It is gratifying to learnt that, while the project was ongoing, the DSS, out of its desire and concern for the doctrine of Corporate Social Responsibility (CSR) to the host communities, it therefore engages in rehabilitation of a primary school located close to the site in order to entrench the teaching and learning activities among the inhabitants of that area.
“It may also be noted that the primary school in question was a dilapidated Nomadic Education Centre located at Galga, near Gubi Dam, Firo where the CTC is located.
“The Service, in conjunction with its Land School (site of the CTC), found the primary school in a bad state and decided to renovate it as part of its Corporate Social Responsibility, typical of the Service wherever it has such public facility and cohabits with the community,” the statement reads in part.
However, it is worthy and necessary at this juncture to pay attention to the medium of communication through which the said TrackaNG made their hasty and of course empty findings available about the projects to the audience.
For the past years, the advancement in technology coupled with the blooming of internet have made our communication easier thereby paving way for the emergence of social networking sites such as Facebook, WhatsApp, Twitter just to mention but few.
Social media has now become a cheap avenue where fake news and hate speeches are transmitted at will without regards to the consequences they might have on the national cohesion existing among the populace.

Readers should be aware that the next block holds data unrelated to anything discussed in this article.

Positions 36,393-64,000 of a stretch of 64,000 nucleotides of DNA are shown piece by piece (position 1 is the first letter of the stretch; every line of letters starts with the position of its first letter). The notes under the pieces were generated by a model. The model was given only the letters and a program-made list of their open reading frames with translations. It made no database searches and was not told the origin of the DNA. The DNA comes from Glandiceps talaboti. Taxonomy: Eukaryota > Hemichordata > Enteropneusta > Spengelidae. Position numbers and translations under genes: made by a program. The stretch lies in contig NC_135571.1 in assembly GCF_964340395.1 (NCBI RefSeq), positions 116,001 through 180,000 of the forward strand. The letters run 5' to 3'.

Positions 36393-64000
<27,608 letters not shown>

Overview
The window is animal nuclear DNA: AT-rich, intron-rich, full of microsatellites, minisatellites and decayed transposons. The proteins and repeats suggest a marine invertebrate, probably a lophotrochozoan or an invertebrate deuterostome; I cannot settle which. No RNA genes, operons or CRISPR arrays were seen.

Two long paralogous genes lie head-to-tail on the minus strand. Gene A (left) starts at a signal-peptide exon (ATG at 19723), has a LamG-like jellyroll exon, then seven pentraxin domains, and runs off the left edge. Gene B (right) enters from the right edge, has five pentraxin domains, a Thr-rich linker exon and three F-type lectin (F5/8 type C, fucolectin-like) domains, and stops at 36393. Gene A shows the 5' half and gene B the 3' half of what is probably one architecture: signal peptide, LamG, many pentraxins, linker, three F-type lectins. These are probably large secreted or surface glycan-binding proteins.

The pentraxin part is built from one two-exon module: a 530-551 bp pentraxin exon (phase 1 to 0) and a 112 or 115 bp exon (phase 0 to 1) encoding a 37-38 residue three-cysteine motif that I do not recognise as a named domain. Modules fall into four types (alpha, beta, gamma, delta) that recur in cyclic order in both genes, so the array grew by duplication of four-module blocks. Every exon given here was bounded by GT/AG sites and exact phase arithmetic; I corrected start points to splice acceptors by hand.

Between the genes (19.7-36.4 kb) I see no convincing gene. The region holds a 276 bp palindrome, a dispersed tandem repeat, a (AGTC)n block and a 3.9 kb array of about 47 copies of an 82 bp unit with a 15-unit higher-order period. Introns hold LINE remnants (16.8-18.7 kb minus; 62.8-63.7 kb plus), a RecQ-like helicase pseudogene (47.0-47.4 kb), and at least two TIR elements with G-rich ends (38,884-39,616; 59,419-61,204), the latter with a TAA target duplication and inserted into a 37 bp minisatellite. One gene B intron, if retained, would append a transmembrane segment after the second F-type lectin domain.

In the latest publication unveiled by PRNigeria, titled; “101 Fake News on EndSARS”, which was authored by Dahiru Mohammed Lawal, it was revealed that about 24% of fake news related to EndSARS protest were transmitted via social media handles.
It could be remembered that the protest started peacefully, but later turned bloody after much disinformation was shared on social media regarding the movement. Alas, the ill-fated event led to wanton destruction of lives and properties belonging to both government and private individuals.
The findings of the book recommended that social media should be harnessed as an effective tool for social change, especially in countering false information that are defamatory, malicious and clearly dangerous to the society.
Nevertheless, every citizen has the right to freedom of expression of speech as guaranteed in the constitution which should not be misused or abused. Because, it is important to understand that, government can derogate those rights when deemed necessary for the sake of preserving national interest such as security and maintenance of public health and order as well as ensuring mutual trust and unity among the citizens.
Therefore, for Civil Society Organisations (CSOs) or any Non-Governmental Organizations (NGOs) to be tracking public projects in order to ensure its implementation, is a welcome development as it will deepen transparency and accountability throughout the conduct of the exercise.
Nonetheless, the oversight function should be done meticulously and appropriately for the purpose of achieving fairness and avoidance of peddling fake information.
Mukhtar is a Staff Writer with Emergency Digest